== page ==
"I really want to get to yes," said Lieberman, who caucuses with the Democrats. Unless the public-option language is dropped, however, he said, he probably will align with Republicans to block the measure.There is also mention of the trigger approach being proposed by Sen. Snowe, the loan GOP affirmative on the Senate Panel:
Other moderates said they are undecided on the opt-out plan. "I'm skeptical about what Senator Reid has proposed," said Sen. Mary Landrieu (D-La.). Like Lieberman, she opposes a government-run insurance program that would compete with the private sector. But Landrieu gave Reid slightly more reason for optimism, noting that she will "stay open to a principled compromise."
Some moderate Democrats are more comfortable with the "trigger" approach that Sen. Olympia J. Snowe (R-Maine) has advocated, saying that a variant of a public plan is more likely to win 60 votes. Under Snowe's approach, a public plan would be available only in states where private companies do not offer policies at broadly affordable rates.And it is beginning to look more like Sen Ben Nelson of Nebraska may be a greater obstacle to holding the caucus together then Sen JoeMentum:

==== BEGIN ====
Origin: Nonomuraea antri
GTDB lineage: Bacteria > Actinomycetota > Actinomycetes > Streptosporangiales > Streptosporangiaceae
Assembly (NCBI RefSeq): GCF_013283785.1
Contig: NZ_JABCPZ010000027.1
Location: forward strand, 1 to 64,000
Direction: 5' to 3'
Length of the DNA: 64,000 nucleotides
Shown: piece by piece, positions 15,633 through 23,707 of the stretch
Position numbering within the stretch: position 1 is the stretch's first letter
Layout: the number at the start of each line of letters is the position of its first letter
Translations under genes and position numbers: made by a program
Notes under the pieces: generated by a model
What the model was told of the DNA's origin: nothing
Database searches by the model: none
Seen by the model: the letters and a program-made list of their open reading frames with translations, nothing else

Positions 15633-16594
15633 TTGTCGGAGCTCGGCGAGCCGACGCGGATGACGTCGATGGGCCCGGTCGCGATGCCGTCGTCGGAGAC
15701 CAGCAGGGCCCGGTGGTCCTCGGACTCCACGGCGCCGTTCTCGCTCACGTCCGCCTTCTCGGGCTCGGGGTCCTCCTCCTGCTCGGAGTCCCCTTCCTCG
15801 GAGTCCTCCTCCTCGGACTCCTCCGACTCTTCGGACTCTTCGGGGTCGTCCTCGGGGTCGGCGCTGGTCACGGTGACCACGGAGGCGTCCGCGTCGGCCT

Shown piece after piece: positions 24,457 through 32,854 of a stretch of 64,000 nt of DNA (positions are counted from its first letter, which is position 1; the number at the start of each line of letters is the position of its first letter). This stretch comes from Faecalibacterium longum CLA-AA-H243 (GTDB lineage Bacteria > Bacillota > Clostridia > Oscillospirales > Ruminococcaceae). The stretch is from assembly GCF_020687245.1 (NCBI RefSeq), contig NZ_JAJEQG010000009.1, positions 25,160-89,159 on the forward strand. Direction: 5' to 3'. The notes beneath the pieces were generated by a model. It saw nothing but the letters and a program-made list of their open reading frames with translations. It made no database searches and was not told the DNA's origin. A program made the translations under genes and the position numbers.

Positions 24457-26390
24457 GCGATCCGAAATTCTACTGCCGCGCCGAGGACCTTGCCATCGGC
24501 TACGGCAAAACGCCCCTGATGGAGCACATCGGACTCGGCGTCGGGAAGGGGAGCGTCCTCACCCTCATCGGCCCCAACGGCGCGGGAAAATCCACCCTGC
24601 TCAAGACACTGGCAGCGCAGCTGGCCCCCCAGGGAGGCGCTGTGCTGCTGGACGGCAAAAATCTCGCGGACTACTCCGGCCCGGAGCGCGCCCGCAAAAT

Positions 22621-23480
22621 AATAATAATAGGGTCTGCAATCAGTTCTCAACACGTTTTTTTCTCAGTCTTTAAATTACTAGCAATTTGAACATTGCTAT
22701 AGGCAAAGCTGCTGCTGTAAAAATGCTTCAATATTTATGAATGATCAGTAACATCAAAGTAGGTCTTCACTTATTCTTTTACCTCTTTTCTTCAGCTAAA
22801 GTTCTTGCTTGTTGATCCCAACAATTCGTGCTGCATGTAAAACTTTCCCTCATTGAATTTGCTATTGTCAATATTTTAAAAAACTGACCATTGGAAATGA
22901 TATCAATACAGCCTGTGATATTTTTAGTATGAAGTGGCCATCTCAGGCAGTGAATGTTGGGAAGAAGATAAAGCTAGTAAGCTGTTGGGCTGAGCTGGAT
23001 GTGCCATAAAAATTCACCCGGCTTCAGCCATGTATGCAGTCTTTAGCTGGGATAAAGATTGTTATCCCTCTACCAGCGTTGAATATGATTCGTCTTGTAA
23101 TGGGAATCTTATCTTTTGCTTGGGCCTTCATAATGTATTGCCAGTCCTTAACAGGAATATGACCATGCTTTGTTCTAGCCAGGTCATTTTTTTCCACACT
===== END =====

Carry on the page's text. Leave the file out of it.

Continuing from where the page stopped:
Reid's more immediate concern may be Sen. Ben Nelson (D-Neb.), who, unlike Lieberman, has not pledged to vote for debate to begin. Nelson told reporters that he wants to see the bill and a cost estimate from the Congressional Budget Office before deciding. Although he has not ruled out supporting a public option, Nelson said he wants to make sure it would not become a "government-run, big-government insurance" company.The Public approach to a competitive option has always been a stickler for me. Co-ops and private, non profit participants that states like MN has may be a more reasonable and cost effective direction to go.
Ideas are still being tested, and it is clear congress is playing a media game to find out which ides, and even which words, will gain the most traction. If nothing else, this has been an interesting case in the legislative process.